Following the success of Allen Frame’s book Fever, (color photographs of his friends in New York in 1981), Gitterman Gallery presents rarely seen, vintage black and white prints from the same period in his career.
Frame came to New York in 1977 and began to photograph his friends in his apartment and theirs — intimately observed, unposed scenes that were influenced by his love of film and theater. After his first solo show in 1980, he found himself cast as Jack Nicholson in Gary Indiana’s play The Roman Polanski Story, starring his friend John Heys as Roman and Cookie Mueller as Sharon Tate. He was suddenly introduced to a world of downtown legends that included Bill Rice, Taylor Meade and Jack Smith. In the exhibition, Whereupon, a haunting photo of Heys and Mueller shows them coming out onto the terrace of Heys’ East Village penthouse terrace. There’s also a photograph of William Burroughs at home in the Bunker on the Bowery. Nan Goldin is seen sitting on Frame’s bed with artist Siobhan Liddell and a friend, their limbs mysteriously intertwined. Many of the same friends who appear in Fever show up in these black and white photographs: a self-portrait with painter friend Charlie Boone; Butch Walker with Charlie and his boyfriend Bill; a morning photo of a young man lying across a mattress on the floor as a young woman crosses the room. As Mark Alice Durant writes:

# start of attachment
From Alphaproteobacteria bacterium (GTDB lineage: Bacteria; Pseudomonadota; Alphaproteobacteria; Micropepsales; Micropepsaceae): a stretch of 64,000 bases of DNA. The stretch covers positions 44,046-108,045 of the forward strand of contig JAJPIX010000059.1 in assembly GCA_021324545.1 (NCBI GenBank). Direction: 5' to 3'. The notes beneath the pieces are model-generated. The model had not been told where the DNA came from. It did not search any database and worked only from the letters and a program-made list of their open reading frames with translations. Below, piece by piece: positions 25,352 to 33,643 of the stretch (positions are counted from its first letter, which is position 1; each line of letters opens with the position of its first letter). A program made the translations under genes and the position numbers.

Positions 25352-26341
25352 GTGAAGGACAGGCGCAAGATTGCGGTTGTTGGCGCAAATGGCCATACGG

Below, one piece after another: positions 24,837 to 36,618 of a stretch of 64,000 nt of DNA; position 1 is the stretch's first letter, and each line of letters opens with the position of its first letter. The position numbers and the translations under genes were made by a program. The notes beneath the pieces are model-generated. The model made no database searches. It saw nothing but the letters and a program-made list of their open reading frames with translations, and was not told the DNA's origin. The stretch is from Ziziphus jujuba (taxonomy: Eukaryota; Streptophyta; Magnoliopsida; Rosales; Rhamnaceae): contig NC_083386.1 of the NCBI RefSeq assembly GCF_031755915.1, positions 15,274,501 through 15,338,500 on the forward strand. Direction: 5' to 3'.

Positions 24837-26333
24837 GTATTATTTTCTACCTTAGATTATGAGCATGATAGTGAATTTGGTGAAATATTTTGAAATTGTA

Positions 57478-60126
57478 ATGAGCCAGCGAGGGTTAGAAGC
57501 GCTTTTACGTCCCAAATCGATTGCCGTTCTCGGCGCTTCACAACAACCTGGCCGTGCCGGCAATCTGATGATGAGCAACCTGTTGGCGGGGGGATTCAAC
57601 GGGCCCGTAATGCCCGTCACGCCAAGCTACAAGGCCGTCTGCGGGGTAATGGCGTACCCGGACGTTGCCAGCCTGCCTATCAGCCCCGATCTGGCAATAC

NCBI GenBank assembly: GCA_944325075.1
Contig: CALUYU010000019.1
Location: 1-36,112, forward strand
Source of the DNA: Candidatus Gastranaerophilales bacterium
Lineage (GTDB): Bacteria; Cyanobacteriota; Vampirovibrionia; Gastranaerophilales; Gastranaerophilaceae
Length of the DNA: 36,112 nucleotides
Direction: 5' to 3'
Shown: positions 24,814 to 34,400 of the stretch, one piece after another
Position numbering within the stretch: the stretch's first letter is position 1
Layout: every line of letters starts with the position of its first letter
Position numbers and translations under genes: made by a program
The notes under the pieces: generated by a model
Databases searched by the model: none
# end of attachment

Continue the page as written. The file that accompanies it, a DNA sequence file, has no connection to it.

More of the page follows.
His images are not decisive moments, they are not exactly portraits, or figure studies either. They exist interstitially. A quiet intimacy and muted staging share the proscenium, as friends, acquaintances, and strangers pause and proceed through the mostly nocturnal tableaux. Allen’s photographs are unique in their elegant understatement, they observe without judgment, are melancholy but not sentimental, smolder without clamor.
Frame went from performing to directing and writing, adapting monologues by David Wojnarowicz with his friend Kirsten Bates for a theater production in Bill Rice’s backyard garden on East 3rd Street. He wrote about experimental theater in London for two years while directing a play he co-wrote with Bertie Marshall. Coming back to New York in 1987, he returned to photography and started teaching in 1992. His first monograph, Detour, black and white work from the 1990s, was published in 2001.
Like photographers from his own generation, such as Cindy Sherman, Nan Goldin, and Philip- Lorca Di Corcia, his vision is highly cinematic, but in his case, the framing and mise en scène have also been influenced by theater. As Nan Goldin wrote about Frame for a show at Galerie Polaris in Paris in 1990:
He does the improbable by using the medium of the still image to sustain a non-linear narrative, a narrative not explicated but implied. He doesn’t define his relationships with his friends—his subjects—as a series of seized moments of frozen time but as a flow of shared experiences, interactions, and emotions. Through his pictures we experience the open-ended nature of each moment, all that went before and will come after, the tension of the revelation of things not yet realized.